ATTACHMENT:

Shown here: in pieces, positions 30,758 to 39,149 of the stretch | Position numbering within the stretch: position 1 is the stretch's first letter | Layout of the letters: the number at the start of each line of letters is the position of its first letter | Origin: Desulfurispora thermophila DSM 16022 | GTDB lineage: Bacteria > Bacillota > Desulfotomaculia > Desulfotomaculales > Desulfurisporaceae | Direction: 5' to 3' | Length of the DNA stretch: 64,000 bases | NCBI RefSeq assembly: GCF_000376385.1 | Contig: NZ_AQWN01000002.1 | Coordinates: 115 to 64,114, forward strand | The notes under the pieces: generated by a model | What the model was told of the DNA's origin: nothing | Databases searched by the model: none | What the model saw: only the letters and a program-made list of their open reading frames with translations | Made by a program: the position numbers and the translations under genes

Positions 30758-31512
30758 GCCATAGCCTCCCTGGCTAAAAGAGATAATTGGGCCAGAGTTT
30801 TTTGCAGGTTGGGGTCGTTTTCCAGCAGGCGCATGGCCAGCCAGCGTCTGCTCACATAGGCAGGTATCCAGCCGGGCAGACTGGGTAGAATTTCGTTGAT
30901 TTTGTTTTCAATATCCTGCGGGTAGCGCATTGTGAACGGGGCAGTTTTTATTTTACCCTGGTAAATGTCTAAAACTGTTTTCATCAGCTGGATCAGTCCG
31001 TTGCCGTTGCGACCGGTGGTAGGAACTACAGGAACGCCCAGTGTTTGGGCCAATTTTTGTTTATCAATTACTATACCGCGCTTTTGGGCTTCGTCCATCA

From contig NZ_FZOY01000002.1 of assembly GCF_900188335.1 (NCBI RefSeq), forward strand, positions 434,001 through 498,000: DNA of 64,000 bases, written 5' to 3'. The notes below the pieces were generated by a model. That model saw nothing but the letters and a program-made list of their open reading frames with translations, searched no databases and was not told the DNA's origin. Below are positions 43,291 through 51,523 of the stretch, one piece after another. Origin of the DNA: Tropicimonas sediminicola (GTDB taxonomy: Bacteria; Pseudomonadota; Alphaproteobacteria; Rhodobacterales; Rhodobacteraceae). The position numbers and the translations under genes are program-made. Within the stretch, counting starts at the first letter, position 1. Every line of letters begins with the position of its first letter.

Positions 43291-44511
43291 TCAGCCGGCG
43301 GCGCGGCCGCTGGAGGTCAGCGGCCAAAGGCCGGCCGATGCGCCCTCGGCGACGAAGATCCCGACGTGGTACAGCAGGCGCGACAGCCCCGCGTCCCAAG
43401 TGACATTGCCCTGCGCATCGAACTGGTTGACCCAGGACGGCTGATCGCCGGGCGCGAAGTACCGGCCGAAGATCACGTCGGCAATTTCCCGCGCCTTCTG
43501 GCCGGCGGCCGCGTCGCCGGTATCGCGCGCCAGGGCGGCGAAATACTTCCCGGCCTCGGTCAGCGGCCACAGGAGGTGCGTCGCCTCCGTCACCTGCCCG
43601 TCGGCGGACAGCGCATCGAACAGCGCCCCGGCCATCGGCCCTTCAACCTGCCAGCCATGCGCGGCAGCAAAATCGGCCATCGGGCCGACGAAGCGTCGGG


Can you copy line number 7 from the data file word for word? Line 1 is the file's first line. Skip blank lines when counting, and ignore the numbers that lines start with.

From contig NZ_FZOY01000002.1 of assembly GCF_900188335.1 (NCBI RefSeq), forward strand, positions 434,001 through 498,000: DNA of 64,000 bases, written 5' to 3'. The notes below the pieces were generated by a model. That model saw nothing but the letters and a program-made list of their open reading frames with translations, searched no databases and was not told the DNA's origin. Below are positions 43,291 through 51,523 of the stretch, one piece after another. Origin of the DNA: Tropicimonas sediminicola (GTDB taxonomy: Bacteria; Pseudomonadota; Alphaproteobacteria; Rhodobacterales; Rhodobacteraceae). The position numbers and the translations under genes are program-made. Within the stretch, counting starts at the first letter, position 1. Every line of letters begins with the position of its first letter.